Entrepreneur Banks on the Sun

By Eliza Laubach


This Sunbank installation at Bethlehem Farm near Talcott, W.Va, is part of a radiant heating system on an energy-efficient house. Photo courtesy Sunbank Solar Water Heaters

The contraption looks like a piece of a tanning bed, exposed on a rooftop, leaning toward the sun. But rather than emitting powerful UV rays, these tubes capture them and heat water in a process called solar thermal, harnessing the sun’s energy at a rate that is more than five times more effective than most photovoltaic solar panels.

James Richards, solar entrepreneur, first experimented with solar thermal while working in Nicaragua for an organization that brought alternative energy and water filtration systems to impoverished communities. When he got back to his parents’ home in West Virginia, he took his research, refined it and produced the Sunbank, a sophisticated solar water heater that calls on an ageless concept: using the sun to heat water.

Richards counts himself as lucky to have found pockets of the community open to incubating his business in West Virginia. He anticipated a challenge, but found that was easy to overcome. “There aren’t much more conservative places,” says Richards. “It was a good test case.” The West Virginia legislature got rid of a $2,000 solar renewable energy credit last year. Although that did not affect the Sunbank, Richards called it a bad omen for solar in West Virginia. “People are pragmatic,” Richards says. “Public support will happen when it makes financial sense for them.”

At $3,000, the Sunbank costs thousands less than a solar panel, but is still a substantial investment in a state where the poverty rate is nearly 18 percent. In 2013, Richards received a fellowship to explore financing for the Sunbank on a large scale, which led him to move to California to work with experts and take advantage of the state’s progressive policies and support for solar.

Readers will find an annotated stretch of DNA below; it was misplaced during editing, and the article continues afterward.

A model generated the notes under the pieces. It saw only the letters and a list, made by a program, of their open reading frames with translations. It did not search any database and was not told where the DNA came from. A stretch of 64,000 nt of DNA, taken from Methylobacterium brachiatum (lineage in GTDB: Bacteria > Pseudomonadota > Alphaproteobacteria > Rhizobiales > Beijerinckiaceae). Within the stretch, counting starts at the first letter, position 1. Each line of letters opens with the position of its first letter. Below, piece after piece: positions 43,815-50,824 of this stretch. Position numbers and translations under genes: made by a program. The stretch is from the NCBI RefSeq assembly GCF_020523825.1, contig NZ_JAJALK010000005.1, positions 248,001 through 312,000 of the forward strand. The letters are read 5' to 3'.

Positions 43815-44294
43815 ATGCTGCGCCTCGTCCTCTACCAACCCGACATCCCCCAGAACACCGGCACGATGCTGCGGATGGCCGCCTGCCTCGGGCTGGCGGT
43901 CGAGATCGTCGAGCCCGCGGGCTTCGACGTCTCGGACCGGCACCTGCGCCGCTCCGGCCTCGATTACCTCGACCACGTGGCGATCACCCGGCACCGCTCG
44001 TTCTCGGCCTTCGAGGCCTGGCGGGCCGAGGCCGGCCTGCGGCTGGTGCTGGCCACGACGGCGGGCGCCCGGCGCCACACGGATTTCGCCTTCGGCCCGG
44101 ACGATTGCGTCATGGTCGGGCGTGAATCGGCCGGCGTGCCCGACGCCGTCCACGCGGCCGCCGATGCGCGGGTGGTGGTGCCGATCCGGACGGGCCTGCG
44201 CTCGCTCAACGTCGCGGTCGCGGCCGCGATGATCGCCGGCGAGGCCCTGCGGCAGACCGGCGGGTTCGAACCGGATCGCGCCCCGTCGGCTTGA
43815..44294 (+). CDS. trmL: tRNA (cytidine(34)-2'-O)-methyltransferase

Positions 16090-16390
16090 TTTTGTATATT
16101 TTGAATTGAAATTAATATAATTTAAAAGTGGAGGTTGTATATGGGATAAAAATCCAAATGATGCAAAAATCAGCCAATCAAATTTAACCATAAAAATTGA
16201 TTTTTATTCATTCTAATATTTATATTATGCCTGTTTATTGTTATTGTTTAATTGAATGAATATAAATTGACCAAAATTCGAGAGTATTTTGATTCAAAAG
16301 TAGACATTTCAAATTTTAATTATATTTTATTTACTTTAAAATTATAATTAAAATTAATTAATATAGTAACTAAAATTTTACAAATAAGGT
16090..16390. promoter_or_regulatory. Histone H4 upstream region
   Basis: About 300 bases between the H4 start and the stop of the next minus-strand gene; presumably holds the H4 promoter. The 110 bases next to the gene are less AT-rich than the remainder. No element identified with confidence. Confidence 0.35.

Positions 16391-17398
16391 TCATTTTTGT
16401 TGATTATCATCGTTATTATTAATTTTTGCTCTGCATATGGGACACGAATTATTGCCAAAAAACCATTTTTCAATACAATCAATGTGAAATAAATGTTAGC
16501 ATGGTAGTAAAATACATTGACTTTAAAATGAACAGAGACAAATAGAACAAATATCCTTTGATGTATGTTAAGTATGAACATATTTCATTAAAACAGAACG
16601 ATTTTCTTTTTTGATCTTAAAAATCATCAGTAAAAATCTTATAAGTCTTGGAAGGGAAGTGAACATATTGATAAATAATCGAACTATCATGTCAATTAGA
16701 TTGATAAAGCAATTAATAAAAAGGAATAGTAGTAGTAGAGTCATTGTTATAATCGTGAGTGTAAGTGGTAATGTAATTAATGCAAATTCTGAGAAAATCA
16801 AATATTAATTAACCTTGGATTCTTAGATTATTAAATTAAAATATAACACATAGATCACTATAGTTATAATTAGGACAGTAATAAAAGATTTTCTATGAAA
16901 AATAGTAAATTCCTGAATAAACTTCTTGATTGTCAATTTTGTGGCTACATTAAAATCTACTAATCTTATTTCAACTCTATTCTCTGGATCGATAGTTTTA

While Richards has shifted his focus on pitching the Sunbank to commercial businesses that have a high demand for hot water, such as bakeries and breweries in his new home base of Santa Cruz, Ca., the inventory and distribution remains in West Virginia. The jobs in solar are in installation, says Richards, which he leaves to local contractors.

Recent Sunbank installations in West Virginia reflect Richards’ large-scale outlook. Bethlehem Farm, a Catholic nonprofit retreat center near Talcott, W. Va., recently ordered eleven Sunbanks for its buildings. Coalfields Development Corporation, a not-for-profit community organization that offers construction training for low-income residents, will be installing five Sunbanks in a renovated apartment building near Huntington, W.Va.


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